Miscarriage can be an overwhelming experience. If your last pregnancy resulted in a loss, you might find yourself apprehensive about a future or current pregnancy. Unfortunately, miscarriages are a common occurrence. The most common is an early miscarriage, which may cause anxiety until you’ve reached the moment when things went wrong during your last pregnancy. If you lost a baby later in gestation, you may feel uneasy or never fully relaxed during the duration of this pregnancy.
This reaction is only natural, and it’s common to be apprehensive about having another pregnancy.
Coping Mechanisms for Pregnancy After Miscarriage
If you have miscarried previously, your priority is to find extra support from friends, family, and your doctor during the next pregnancy. Your partner might also need support as well. Some of the best sources of support can be found in:
- Your Partner – It’s vital for you and your partner to talk about how you’re feeling about the past miscarriage and the current pregnancy. Communication is essential to understand each other’s path, encouraging a stronger relationship instead of pulling apart during a difficult time.
- Your Doctor, Nurse, or Midwife – Although some women after miscarriage may elect less medical intervention; you may require higher attention from your doctor. For example, the doctor (or you) may request more check-ups for this pregnancy.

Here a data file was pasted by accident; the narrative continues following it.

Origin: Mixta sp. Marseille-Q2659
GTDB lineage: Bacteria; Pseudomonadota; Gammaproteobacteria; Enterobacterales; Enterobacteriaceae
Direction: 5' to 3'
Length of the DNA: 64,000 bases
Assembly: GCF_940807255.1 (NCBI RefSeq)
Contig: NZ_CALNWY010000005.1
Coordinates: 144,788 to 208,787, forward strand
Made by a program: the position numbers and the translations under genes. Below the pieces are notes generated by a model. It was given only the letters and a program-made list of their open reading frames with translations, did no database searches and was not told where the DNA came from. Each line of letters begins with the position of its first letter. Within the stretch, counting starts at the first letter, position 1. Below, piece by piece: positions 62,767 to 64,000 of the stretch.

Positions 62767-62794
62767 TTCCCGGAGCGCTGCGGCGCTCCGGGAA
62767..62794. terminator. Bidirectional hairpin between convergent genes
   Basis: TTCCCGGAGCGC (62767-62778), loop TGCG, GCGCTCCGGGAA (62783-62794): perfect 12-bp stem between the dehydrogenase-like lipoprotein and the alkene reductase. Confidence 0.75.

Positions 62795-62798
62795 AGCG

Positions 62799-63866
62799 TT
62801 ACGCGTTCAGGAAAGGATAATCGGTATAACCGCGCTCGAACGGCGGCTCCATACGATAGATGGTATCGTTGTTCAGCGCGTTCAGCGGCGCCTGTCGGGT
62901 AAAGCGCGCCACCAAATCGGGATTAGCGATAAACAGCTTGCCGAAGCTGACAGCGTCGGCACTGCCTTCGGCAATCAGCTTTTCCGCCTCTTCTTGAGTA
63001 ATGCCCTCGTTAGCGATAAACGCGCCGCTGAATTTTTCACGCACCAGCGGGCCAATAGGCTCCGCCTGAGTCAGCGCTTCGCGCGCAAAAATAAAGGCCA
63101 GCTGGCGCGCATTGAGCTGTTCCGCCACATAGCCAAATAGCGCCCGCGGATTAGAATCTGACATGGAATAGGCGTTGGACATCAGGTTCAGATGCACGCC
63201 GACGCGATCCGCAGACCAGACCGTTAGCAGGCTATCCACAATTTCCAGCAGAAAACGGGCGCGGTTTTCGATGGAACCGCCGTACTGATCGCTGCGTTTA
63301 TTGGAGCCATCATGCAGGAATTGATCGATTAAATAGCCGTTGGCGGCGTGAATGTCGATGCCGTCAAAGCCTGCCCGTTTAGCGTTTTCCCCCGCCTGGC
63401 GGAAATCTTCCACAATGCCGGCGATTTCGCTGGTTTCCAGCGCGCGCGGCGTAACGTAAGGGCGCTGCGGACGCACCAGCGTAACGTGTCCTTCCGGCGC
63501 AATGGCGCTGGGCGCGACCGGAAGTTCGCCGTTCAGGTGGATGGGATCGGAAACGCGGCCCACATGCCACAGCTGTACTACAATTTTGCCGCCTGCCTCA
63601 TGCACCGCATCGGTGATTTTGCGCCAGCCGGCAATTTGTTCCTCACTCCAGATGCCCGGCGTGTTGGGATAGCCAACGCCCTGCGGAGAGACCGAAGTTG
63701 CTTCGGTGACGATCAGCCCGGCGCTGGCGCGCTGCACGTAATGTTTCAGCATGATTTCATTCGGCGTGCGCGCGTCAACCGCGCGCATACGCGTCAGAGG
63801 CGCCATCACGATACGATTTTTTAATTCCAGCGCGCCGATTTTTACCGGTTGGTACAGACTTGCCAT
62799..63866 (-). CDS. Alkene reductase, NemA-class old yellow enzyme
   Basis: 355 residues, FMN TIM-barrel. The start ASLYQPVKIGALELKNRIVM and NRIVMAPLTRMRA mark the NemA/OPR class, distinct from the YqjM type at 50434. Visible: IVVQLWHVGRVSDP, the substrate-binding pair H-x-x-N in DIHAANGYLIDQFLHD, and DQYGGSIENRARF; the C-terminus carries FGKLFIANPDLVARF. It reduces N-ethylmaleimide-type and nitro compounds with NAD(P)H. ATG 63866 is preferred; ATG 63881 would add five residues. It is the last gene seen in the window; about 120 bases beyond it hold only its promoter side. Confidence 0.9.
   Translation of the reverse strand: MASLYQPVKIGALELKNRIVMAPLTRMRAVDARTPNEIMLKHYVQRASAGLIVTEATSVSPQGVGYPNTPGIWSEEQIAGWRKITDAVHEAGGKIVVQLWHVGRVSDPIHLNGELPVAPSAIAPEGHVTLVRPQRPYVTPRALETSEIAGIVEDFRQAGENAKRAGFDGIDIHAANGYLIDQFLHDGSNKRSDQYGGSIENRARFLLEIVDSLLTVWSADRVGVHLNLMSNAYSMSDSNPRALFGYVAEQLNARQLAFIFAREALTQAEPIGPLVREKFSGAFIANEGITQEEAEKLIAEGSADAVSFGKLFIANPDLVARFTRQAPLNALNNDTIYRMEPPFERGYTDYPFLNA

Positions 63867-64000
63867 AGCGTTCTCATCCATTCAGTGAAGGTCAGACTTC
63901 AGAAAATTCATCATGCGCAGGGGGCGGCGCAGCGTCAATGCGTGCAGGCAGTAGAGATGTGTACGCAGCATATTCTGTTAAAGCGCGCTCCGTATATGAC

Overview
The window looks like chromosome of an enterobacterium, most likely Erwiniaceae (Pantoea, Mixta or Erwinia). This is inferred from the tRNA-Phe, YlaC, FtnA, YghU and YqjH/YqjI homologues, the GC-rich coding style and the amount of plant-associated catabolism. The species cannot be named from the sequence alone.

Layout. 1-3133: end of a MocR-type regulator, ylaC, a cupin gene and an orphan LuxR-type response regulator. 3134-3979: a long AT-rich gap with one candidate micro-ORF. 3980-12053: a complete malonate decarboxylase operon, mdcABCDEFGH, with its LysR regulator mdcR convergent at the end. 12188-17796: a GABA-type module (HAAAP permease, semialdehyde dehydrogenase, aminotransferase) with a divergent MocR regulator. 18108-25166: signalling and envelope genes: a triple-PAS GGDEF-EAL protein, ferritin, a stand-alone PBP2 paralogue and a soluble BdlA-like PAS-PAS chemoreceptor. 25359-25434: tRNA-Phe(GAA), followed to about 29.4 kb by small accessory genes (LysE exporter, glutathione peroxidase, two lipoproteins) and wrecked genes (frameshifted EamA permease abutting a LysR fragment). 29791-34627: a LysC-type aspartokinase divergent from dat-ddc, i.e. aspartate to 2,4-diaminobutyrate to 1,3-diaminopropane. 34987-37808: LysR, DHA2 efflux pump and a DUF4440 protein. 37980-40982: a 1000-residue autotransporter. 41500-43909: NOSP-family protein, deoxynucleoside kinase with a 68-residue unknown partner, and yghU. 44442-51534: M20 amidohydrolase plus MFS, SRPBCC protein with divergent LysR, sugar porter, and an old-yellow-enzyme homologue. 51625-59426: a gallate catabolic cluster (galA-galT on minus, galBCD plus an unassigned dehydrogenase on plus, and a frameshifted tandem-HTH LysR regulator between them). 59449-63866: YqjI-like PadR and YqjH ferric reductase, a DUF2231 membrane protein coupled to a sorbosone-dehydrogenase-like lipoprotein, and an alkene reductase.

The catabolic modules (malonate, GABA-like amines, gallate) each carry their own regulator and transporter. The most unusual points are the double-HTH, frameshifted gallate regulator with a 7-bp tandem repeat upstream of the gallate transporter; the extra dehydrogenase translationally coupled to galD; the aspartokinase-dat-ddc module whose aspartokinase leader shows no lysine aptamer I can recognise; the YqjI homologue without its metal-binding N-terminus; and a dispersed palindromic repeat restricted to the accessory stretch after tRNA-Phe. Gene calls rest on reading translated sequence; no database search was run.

- Private Classes – After you have miscarried, you may feel out of place at traditional childbirth classes. If you choose a group class, inform your instructor about your experience. Your instructor may be able to help you find other couples who’ve had a similar experience. Statistics show that one in every five pregnancies end in miscarriage, so you are not alone in this journey.
- The Internet – Although the Internet shouldn’t be your go-to for medical information, there are various miscarriage support groups, such as chats, message boards, and emails that may restore the confidence necessary for your current pregnancy.
- Formal counseling – Many women find formal counseling by a psychiatrist, psychologist, social worker, or other mental health professional to be helpful during the pregnancy after a pregnancy loss.
Carnegie Imaging for Women blogs are intended for educational purposes only and do not replace certified professional care. Medical conditions vary and change frequently. Please ask your doctor any questions you may have regarding your condition to receive a proper diagnosis or risk analysis. Thank you!